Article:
William Hammesfahr

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William Hammesfahr is an American neurologist practicing in Florida, who specializes in treating stroke victims. He is best known for his involvement in the Terri Schiavo case, during which he examined Schiavo and testified on behalf of her parents.

For stroke victims, Hammesfahr recommends aggressive treatment with drugs to open constricted blood vessels and improve blood flow to the affected areas of the brain. He also advocates using Transcranial Doppler testing (TCD) to monitor patients' progress, which involves using sound waves to measure the speed of blood flow through the brain. The concept of dilating blood vessels to treat strokes is not widely accepted by the medical community. Hammesfahr's research is not published in peer-reviewed journals, but in Lifelines, a medical journal hosted on his own website, Medforum.

In 2003, Florida's Board of Medicine accused him of "performing medical treatment below the standard of care, engaging in false advertising concerning his treatment of strokes, and exploiting a patient for financial gain."[1] The board cleared him of the first two charges, but found that he had charged a patient for treatment she did not receive. The board's decision was overturned by the Florida Court of Appeal on March 26, 2004, which cleared Dr. Hammesfahr of the remaining charge.[citation needed] His clinic in Florida is in The Villages.[citation needed]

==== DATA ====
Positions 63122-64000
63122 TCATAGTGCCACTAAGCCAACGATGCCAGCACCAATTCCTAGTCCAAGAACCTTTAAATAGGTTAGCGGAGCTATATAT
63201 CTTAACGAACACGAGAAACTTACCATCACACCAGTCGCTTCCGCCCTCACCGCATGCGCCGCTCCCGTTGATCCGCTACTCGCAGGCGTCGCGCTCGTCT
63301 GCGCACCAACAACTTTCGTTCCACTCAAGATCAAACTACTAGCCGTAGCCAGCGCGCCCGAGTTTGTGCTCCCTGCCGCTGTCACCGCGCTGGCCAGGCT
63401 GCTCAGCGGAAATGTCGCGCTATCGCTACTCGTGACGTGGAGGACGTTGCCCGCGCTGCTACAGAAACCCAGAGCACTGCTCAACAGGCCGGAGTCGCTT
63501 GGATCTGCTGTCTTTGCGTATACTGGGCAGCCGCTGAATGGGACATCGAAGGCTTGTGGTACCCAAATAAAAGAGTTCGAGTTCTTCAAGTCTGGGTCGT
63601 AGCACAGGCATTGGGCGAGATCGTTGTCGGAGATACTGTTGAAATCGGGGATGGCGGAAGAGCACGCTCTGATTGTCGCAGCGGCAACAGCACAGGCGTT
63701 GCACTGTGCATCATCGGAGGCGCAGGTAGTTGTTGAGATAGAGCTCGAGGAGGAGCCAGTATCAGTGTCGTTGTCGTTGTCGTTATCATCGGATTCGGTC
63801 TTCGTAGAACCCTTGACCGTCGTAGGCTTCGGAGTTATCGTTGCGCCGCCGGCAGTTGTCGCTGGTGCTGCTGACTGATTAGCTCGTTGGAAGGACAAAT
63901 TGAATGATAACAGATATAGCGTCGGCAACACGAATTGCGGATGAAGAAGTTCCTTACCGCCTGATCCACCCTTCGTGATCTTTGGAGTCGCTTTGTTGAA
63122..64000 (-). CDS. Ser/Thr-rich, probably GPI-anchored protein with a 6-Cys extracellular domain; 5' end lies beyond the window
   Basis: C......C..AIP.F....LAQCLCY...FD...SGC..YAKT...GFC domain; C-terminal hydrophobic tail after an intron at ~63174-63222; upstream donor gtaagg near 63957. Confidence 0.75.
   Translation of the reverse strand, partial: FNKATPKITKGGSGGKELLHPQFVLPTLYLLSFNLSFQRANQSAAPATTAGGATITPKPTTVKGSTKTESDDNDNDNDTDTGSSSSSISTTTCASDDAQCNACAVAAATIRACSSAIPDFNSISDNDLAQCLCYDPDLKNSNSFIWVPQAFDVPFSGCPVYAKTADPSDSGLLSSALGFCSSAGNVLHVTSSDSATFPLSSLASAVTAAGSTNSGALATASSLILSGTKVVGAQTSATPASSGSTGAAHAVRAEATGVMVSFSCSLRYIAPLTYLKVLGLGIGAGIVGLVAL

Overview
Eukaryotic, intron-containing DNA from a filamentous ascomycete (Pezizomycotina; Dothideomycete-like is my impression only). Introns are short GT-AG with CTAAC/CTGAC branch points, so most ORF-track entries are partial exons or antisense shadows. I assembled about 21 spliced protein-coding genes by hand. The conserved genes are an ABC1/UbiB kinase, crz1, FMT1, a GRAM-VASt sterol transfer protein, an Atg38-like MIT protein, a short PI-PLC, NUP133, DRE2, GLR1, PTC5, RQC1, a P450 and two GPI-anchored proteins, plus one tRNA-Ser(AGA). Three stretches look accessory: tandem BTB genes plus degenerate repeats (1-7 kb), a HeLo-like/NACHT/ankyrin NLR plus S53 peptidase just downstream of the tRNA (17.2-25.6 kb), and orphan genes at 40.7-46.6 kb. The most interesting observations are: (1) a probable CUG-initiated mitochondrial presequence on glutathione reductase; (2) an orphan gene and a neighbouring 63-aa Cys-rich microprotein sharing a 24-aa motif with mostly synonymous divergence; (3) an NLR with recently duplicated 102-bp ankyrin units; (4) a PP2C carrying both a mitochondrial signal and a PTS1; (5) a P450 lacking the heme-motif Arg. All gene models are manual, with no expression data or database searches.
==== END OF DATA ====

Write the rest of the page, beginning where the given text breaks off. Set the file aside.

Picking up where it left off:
Hammesfahr obtained his M.D. in 1982 from Northwestern University and completed his residency training at the Medical College of Virginia in Richmond.

Terri Schiavo[edit]

He became the subject of public controversy in 2002 when he examined Terri Schiavo, the woman at the center of a debate in the United States about euthanasia. Testifying on behalf of Schiavo's parents, Hammesfahr told a court that, contrary to majority medical opinion, which stated that Schiavo was in an irreversible persistent vegetative state, she was in a minimally conscious state and might recover. He testified that his treatment might improve her to the point of being able to communicate, a statement not regarded as credible by the other neurologists involved in the case.[2]

Nobel Prize controversy[edit]

During the Schiavo hearings, Hammesfahr was criticized for saying he had been nominated for a Nobel Prize in medicine. He testified in 2002 that U.S. Representative Michael Bilirakis (R-FL) had nominated him. In 1999, Bilirakis had in fact written a letter to the Nobel Committee recommending Hammesfahr for the prize, but he was not eligible to make such a nomination. Furthermore, the letter erroneously referred to the nonexistent "Nobel Peace Prize In Medicine." [3] Despite this, on March 21, 2005, during interviews about Schiavo on Fox News and MSNBC, Hammesfahr was billed as "nominated for the Nobel Prize" several times by hosts Sean Hannity[4] and Joe Scarborough.[5] Pat Robertson also mistakenly introduced Hammesfahr on The 700 Club as a "Nobel Prize winner".[6][7]


  1. ^ William Hammesfahr M.D. -v- Department of Health, Board of Medicine (pdf), District Court of Appeal, Florida, March 26, 2004
  2. ^ Doctor testifies he could help Schiavo
  3. ^ Letter seeking to nominate Dr. Hammesfahr for a Nobel prize, signed by U.S. Rep. Mike Bilirakis
  4. ^ Hannity & Colmes, Fox News Channel. March 21, 2005.
  5. ^ Scarborough Country, MSNBC. March 21, 2005.
  6. ^ http://articles.chicagotribune.com/2005-04-10/news/0504100196_1_william-hammesfahr-terri-schiavo-case-neurological-therapies
  7. ^ Peeling the Onion: Reversing the Ravages of Stroke ISBN 0-9765756-0-4 This 2005 Hammesfahr Institute associate's book (Sora Publishers) prominently declares on the cover: "Introduction by William M. Hammesfahr, M.D., 1999 Nobel Prize Nominee"